What the midterm election means for health care

Posted by Alex Tolbert on Mon, Nov 19, 2018 @ 09:11

Medicaid expansion, Obamacare and more

Unlike the past few U.S. elections, health care did not play a major role in the 2018 midterms. While some campaign ads in Tennessee and nationwide focused on the Affordable Care Act, prescription drug prices and protections for pre-existing conditions, Obamacare just isn’t the political lightning rod it once was.

However, that isn’t to say that the results of the election won’t impact health care. Many Americans still struggle to access care, and most are frustrated by rising costs. At this point, any major health care policy is unlikely to pass, but newly elected and re-elected politicians will still likely want to work toward improving the health care system locally and nationally.

Below, let’s look at how health care might be impacted by the results of this election, both in Tennessee and nationwide.

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Tags: healthcare, The Tennessean, healthcare costs, individuals, karl dean, bill lee, midterm elections

Four steps for finding the right health insurance plan in 2019

Posted by Alex Tolbert on Tue, Nov 06, 2018 @ 15:11

More options for Tennesseans

Do you need individual or family health insurance coverage in 2019? Open enrollment is here, which means consumers can compare and enroll in Affordable Care Act marketplace plans on Healthcare.gov until Dec. 15.

All the news about marketplace plans and new carriers coming to Nashville might distract consumers from an option that has been around for a long time, but is even more attractive in 2019 because of tax law changes. That option is Farm Bureau, and applying for one of its offerings should be the first step most Tennesseans take this year.

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Tags: healthcare, The Tennessean, healthcare costs, individuals, karl dean, bill lee

Tennessee premium rates are stabilizing — but are costs still too high?

Posted by Alex Tolbert on Mon, Oct 22, 2018 @ 10:10

More options for Tennesseans

Open enrollment is almost here, and after years of double-digit premium increases, prices seem to be stabilizing.

Beginning Nov. 1, Tennessee consumers will be able to sign up for individual health plans via Healthcare.gov, and some consumers might actually pay less next year than they did in 2018.

For the first time since the Affordable Care Act exchanges opened in 2014, BlueCross BlueShield of Tennessee has filed for a rate decrease, dropping premiums nearly 15 percent. Cigna also requested a rate decrease for 2019, with premiums set to fall nearly 13 percent.

However, not all consumers will see a price reduction. One carrier in Tennessee, Oscar Health, plans to increase premiums in 2019 by 7.2 percent, and consumers with other plans may receive less in subsidies and pay more in premiums.

What is driving these cost changes? To understand, let’s look briefly at how premiums are set.

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Tags: healthcare, The Tennessean, healthcare costs, individuals, karl dean, bill lee

Does the U.S. have ‘free market’ healthcare?

Posted by Alex Tolbert on Fri, Oct 12, 2018 @ 11:10

How to make healthcare more competitive

Americans have been debating healthcare for decades. As costs have continued to skyrocket for individuals, employers and the federal government, consumer frustration has also risen.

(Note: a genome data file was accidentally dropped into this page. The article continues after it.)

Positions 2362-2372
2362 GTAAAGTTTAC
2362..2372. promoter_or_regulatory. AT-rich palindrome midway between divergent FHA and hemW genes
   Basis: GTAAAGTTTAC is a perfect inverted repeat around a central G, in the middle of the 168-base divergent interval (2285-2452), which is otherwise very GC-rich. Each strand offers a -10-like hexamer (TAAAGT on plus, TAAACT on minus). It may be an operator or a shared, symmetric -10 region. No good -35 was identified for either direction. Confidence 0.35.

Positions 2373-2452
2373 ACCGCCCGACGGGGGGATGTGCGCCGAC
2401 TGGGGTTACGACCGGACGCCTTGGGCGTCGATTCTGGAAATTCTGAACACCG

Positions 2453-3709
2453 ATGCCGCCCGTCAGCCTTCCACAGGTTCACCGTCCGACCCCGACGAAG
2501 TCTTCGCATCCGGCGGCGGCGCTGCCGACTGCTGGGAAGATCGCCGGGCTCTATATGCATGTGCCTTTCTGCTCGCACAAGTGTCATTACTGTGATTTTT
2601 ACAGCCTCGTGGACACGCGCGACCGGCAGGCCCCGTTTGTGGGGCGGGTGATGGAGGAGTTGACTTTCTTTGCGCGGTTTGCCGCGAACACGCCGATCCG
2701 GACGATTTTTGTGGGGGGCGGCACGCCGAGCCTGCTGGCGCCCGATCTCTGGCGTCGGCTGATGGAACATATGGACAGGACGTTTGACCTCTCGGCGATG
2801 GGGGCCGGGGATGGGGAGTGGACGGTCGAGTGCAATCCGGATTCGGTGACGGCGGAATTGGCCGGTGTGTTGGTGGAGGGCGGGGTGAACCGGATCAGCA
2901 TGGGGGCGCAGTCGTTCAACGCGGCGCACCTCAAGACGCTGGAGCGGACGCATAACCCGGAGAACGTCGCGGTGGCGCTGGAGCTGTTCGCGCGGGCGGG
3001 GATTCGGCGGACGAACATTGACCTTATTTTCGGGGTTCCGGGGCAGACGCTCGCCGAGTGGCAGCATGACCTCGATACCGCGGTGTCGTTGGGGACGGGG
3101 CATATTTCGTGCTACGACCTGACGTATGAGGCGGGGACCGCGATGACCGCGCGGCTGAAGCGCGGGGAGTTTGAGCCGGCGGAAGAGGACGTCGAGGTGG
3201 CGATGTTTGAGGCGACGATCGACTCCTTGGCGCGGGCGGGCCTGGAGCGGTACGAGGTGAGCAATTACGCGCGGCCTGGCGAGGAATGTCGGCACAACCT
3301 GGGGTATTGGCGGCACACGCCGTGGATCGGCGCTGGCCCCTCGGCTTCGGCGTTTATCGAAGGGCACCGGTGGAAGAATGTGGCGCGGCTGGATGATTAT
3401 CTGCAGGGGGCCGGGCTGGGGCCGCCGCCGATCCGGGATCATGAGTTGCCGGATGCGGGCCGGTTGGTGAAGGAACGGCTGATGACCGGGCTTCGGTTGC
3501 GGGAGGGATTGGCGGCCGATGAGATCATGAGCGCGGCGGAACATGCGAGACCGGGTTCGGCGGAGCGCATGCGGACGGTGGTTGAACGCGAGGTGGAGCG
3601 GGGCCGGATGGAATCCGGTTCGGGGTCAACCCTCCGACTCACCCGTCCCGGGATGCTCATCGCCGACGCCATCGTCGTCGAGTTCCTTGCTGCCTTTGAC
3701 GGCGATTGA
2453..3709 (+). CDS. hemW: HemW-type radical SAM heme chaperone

The U.S. healthcare system is often characterized by opaque pricing, varying levels of quality, and inefficiencies that make getting care confusing for patients and providers alike.

Politically, the debate usually boils down to which path would improve access to care and lower costs – a more centrally-planned healthcare system, or a more free-market approach.

The U.S. healthcare system today isn’t really a free market, but there are some pockets that operate more like one than others. Below, we’ll look at what keeps America’s healthcare system from being a true “free market,” an example of a pocket in healthcare where a free market does operate, and finally, some ideas that could make the country’s healthcare system more competitive.

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Tags: healthcare, The Tennessean, healthcare costs, individuals, karl dean, bill lee

Governor’s race: Where do the candidates stand on health care?

Posted by Alex Tolbert on Wed, Sep 26, 2018 @ 09:09

Healthcare often a key issue in political races

When it comes to political issues, health care is one that many consumers feel strongly about. Health care is a big part of almost everyone’s life, so it’s often a key issue in political races.

This will likely be true in Tennessee’s upcoming governor’s race, where Republican Bill Lee will face off against Democrat Karl Dean in November. Further, because Tennessee consistently falls in the top 10 unhealthiest states, this is an issue with particular relevance.

However, when it comes to health care, Karl Dean andBill Lee may have more in common than they have differences. Their health care platforms, as published on their websites, share some key characteristics, but also a few contrasting ideas.

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Tags: healthcare, The Tennessean, healthcare costs, individuals, karl dean, bill lee

How to make sense of a medical bill

Posted by Alex Tolbert on Mon, Sep 10, 2018 @ 11:09

How to review your medical bill for inaccuracies

Medical bills can be really confusing. Anyone who has had a healthcare experience is probably familiar with receiving several documents from different providers and insurance companies, and struggling to understand whether they are correct.